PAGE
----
It's no secret that Cheez Whiz isn't cheese. After all, Kraft spells the product name with a Z, and you won't find cheese on the ingredient list. But, these trivial facts don't keep Cheez Whiz from being a popular American guilty pleasure or from being the most important ingredient in a true Philly cheesesteak.
Just because this overly-processed, imitation cheese product gets a lot of love, that still doesn't mean we don't have questions. The biggest being - what the heck is it?
Even though Cheez Whiz is as American as baseball and apple pie, it was actually created for the British market. But, let's back up just a little bit. In 1911, Swiss cheese makers developed commercially processed cheese in an effort to make a cheese that would last longer and not spoil quickly.
Walter Gerbe and Fritz Stettler shredded, heated, and stirred their native Emmental cheese - then added sodium citrate - to produce a product that was halfway between cheese and milk. It also had a longer shelf life than traditional cheese.
In 1916, James L. Kraft received the first US patent for processed cheese, with the goal of finding a way for cheese to "be kept indefinitely without spoiling." His timing couldn't have been better because the next year, the Army bought six million pounds of Kraft's processed cheese to feed soldiers during World War I, and this gave Kraft huge profits while making the brand popular with young American men.
Fast forward to the early 1950s, Kraft was the number one cheese brand because of their "singles," and the company wanted to expand their market to the UK. So, a team at Kraft - led by food scientist Edward Traisman - created Cheez Whiz for British customers to use as a shortcut when making the traditional UK dish, Welsh rarebit.
You make Welsh rarebit by pouring a cheddar cheese sauce over hearty toast. While that might sound easy, the process of making the cheese sauce was actually quite labor-intensive, and it could take more than a half hour.
After a year-and-a-half of work, the Kraft team finally got the flavor right, and they created one of the earliest examples of a popular convenience food. Cheez Whiz was an instant hit in the UK, so the next year, in July 1953, Kraft introduced the product to American consumers.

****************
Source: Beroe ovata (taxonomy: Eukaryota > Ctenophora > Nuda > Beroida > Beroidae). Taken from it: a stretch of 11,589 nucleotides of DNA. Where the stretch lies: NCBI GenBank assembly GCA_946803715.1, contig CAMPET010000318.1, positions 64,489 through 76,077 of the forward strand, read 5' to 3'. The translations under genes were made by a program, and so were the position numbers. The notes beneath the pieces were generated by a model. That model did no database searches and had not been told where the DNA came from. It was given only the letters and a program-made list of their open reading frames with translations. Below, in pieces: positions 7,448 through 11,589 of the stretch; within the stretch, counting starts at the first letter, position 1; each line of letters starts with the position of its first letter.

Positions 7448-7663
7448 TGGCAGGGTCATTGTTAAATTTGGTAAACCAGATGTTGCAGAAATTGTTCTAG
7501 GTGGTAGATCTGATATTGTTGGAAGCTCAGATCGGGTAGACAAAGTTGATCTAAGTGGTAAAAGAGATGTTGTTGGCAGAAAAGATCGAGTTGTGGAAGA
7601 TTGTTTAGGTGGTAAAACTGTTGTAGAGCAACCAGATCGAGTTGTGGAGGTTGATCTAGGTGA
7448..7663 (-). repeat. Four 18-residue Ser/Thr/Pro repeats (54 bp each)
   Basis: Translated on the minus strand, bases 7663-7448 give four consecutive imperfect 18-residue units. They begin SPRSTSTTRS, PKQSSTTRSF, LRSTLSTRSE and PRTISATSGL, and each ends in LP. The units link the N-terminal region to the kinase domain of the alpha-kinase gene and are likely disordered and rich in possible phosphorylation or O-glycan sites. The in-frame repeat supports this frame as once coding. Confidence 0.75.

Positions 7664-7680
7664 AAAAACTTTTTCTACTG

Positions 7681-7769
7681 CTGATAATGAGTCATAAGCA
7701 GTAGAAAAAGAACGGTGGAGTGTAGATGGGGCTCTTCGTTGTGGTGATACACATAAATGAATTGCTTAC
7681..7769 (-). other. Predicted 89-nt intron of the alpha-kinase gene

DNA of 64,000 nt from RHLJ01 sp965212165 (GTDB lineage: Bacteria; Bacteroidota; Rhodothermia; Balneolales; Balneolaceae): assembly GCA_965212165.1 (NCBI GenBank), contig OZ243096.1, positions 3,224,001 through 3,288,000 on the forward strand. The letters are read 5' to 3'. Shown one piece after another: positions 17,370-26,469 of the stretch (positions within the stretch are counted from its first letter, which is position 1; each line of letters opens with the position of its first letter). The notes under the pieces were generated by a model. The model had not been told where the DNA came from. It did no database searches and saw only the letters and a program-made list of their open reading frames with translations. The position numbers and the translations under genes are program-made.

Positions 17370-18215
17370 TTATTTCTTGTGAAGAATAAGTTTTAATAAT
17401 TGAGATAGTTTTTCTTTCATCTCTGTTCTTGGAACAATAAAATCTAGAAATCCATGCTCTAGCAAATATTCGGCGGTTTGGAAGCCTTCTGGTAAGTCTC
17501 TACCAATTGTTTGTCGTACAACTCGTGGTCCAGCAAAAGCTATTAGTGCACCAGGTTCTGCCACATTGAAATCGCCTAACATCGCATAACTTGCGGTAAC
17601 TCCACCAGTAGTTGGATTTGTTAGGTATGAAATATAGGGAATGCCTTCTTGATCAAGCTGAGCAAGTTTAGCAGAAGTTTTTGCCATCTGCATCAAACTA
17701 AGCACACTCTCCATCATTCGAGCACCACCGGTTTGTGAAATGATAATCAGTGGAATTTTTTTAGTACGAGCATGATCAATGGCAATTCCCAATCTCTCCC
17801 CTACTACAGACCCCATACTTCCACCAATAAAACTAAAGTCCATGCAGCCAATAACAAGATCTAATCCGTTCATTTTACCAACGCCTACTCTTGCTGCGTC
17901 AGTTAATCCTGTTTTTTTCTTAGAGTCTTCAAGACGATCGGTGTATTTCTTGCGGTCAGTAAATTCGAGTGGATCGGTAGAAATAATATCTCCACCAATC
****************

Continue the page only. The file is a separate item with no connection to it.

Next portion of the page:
When Cheez Whiz first hit the market, it contained real cheese, giving it some legitimacy and a good flavor. But at some point, Kraft decided to take the cheese out of Cheez Whiz without mentioning it to the public. Now, Cheez Whiz is made with 27 ingredients, and there is no actual cheese in sight.
A two-tablespoon serving has 80 calories and 450 milligrams of sodium, and the list of ingredients makes it clear why Cheez Whiz has no nutritional value. According to the Kraft website, the ingredients include: Whey, milk, canola oil, maltodextrin, milk protein concentrate, sodium phosphate, contains less than 2 percent of modified food starch, salt, lactic acid, whey protein concentrate, mustard flour, Worcestershire sauce (vinegar, molasses, corn syrup, water, salt, caramel color, garlic powder, sugar, spices, tamarind, natural flavor), sodium alginate, sorbic acid as a preservative, color added, cheese culture, enzymes, natural flavor.
This concoction of ingredients gives Cheez Whiz its famous bright yellow color and also gives it a long shelf life.
The long list of chemicals in Cheez Whiz doesn't scare off everyone. Americans are still madly in love with it, and many continue to pour it over French fries and hot dogs, while others use it as a cheese dip. But, the most iconic use of Cheez Whiz is on the classic Philly cheesesteak.
Legendary South Philly shops, Pat's and Geno's, have been feuding for decades over their cheesesteaks, and visiting those locations is a must for many politicians. Barack and Michelle Obama enjoyed some Whiz at Pat's during the 2008 Presidential election, and so did Bill and Chelsea Clinton.
Pat's invented the Philly steak in the 1930s, but it didn't originally have cheese. The restaurant eventually introduced cheese when their customers got tired of eating "with or without onions." American cheese or sharp provolone was the original cheesesteak debate. But, when Kraft introduced Cheez Whiz in the 1950s, it quickly caught on as the favorite option for the sandwich.
Other places eventually started to copy Pat's, and American and provolone were all but forgotten. Now, Whiz is the overwhelming favorite at Pat's, outselling American 10 to 1. And, that means they have to have a Whiz warehouse that contains over 2,500 cases of the cheese product, with each case containing six big No. 10 cans.
Cheez Whiz may not be actual cheese, but it is still delicious and is not going anywhere. Pass the broccoli, it needs Cheez Whiz!